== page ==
WYATT EARP. Directed by Lawrence Kasdan; written by Dan Gordon and Lawrence Kasdan; produced by Jim Wilson, Kevin Costner, and Lawrence Kasdan for Warner Bros. Starring Kevin Costner, and Dennis Quaid. Rated PG-13 (violence, a few sexual references).
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Despite being a beautiful, thoughtful, and generally well-made movie, Wyatt Earp has two strikes against it.
The impact of the first one is easy to gauge—it's about 30-45 minutes too long. We definitely get to know the character of Wyatt Earp better than ever before, largely because of the interesting scenes from his early life. But the problem is, particularly later on, we may wish we hadn't learned so much.
The Wyatt of the second half or so of the movie isn't a terribly appealing character. He's cold and unfeeling, with an increasingly "Earps-against-the world" mentality that starts to drag on the story and eventually just makes us wish it could be over.
Now, a year ago, no one would believe that Costner could convincingly play an unpleasant character. But in last fall's A Perfect World, he did just that, and pretty well, too. So acting isn't the problem here (although Costner may perhaps overdo the "strong, silent" bit here somewhat).
In fact, Quaid, as Doc Holliday, turns in a quite virtuoso performance.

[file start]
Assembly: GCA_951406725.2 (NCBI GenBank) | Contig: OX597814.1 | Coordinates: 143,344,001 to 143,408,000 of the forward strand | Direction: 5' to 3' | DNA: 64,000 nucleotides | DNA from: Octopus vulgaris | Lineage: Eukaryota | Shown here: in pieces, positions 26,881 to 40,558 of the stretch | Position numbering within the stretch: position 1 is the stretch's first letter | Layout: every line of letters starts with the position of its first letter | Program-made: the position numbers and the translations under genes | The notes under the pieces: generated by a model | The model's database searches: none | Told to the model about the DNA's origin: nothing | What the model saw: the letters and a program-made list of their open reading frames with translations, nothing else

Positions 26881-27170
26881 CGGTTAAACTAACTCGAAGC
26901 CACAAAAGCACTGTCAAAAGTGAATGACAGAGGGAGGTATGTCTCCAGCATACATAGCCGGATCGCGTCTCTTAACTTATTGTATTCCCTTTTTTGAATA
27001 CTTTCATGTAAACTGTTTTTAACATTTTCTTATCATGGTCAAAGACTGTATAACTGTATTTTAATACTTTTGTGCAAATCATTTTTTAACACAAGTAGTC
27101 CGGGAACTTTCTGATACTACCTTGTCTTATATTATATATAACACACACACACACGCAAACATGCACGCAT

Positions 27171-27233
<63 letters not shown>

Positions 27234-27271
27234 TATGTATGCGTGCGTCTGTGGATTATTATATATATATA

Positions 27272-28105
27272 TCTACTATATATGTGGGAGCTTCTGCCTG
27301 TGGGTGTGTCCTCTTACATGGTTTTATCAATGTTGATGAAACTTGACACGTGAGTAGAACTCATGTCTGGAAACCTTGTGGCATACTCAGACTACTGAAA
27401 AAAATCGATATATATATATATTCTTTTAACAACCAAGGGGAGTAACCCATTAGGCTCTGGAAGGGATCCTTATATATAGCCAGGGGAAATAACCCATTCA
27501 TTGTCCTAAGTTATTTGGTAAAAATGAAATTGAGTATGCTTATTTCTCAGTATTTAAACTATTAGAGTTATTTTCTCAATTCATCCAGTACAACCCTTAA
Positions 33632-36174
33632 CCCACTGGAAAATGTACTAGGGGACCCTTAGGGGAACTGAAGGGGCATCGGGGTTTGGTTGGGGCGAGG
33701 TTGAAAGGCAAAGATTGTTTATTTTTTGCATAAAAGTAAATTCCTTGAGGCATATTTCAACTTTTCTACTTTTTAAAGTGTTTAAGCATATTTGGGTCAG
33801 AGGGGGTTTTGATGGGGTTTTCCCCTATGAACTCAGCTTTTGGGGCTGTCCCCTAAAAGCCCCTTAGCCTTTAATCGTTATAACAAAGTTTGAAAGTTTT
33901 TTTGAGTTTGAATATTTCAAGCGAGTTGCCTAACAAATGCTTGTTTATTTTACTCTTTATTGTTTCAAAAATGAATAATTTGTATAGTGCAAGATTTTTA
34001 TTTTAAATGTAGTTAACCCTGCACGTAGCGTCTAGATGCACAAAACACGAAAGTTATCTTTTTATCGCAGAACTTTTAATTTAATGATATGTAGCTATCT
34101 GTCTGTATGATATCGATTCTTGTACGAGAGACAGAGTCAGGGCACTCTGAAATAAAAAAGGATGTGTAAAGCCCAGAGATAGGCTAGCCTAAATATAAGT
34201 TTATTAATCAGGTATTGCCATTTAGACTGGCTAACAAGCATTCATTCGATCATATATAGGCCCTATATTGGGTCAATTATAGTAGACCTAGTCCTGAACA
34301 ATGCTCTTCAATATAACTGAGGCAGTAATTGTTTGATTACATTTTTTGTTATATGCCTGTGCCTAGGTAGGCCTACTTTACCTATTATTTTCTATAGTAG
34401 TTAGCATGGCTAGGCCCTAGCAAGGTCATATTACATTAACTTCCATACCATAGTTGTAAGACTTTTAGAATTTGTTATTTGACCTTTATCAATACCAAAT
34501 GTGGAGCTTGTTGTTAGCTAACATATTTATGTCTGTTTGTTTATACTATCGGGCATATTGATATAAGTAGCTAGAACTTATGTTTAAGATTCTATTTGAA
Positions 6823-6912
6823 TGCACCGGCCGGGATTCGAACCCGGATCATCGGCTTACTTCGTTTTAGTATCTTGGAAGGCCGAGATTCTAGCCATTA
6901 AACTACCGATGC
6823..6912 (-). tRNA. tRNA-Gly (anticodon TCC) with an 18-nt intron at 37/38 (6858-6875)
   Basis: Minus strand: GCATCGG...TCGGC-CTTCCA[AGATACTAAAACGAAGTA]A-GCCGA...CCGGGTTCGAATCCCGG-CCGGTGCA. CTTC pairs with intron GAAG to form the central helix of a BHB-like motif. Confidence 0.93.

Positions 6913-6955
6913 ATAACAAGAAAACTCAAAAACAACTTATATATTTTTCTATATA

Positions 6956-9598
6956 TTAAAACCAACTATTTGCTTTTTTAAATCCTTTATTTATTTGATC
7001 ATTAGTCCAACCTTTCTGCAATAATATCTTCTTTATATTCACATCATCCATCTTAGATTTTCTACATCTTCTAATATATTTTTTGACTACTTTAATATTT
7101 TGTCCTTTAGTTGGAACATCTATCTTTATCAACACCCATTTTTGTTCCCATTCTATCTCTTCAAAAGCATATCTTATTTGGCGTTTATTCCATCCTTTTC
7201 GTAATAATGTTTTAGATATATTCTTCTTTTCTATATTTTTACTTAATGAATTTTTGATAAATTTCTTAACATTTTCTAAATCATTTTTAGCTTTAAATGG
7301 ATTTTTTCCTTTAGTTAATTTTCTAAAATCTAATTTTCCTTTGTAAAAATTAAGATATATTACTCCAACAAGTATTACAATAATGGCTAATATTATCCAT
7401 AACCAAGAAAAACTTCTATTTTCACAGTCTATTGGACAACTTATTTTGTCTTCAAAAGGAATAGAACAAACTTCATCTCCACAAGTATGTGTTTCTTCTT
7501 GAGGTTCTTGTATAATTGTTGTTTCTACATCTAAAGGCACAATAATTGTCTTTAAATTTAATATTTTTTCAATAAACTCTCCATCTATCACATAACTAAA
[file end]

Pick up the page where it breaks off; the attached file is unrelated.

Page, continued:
I think it's just a matter of pacing, of lingering too long on scenes and sequences that the moviemakers must have found uncuttable, but that the audience won't be so taken with.
The second strike against Wyatt Earp is the proximity of the other Earp movie, Tombstone. What's interesting is that Wyatt Earp is the better movie, in almost all respects. But Tombstone wasn't too bad, and it was very well-acted. (Val Kilmer's Doc Holliday, for example, is just as audacious and mesmerizing as Quaid's.) And it was also unforgettable enough to be a major distraction while you're watching Wyatt Earp.
This distracting goes on for almost the whole story and even extends down to the minor characters. Having seen the same plot played out so recently detracts from the impact of the much more ambitious current movie.
So count yourself lucky if you didn't see Tombstone. You will probably enjoy Wyatt Earp more than I did. Although I think you will still lose patience with it before the final credits.
July 27, 1994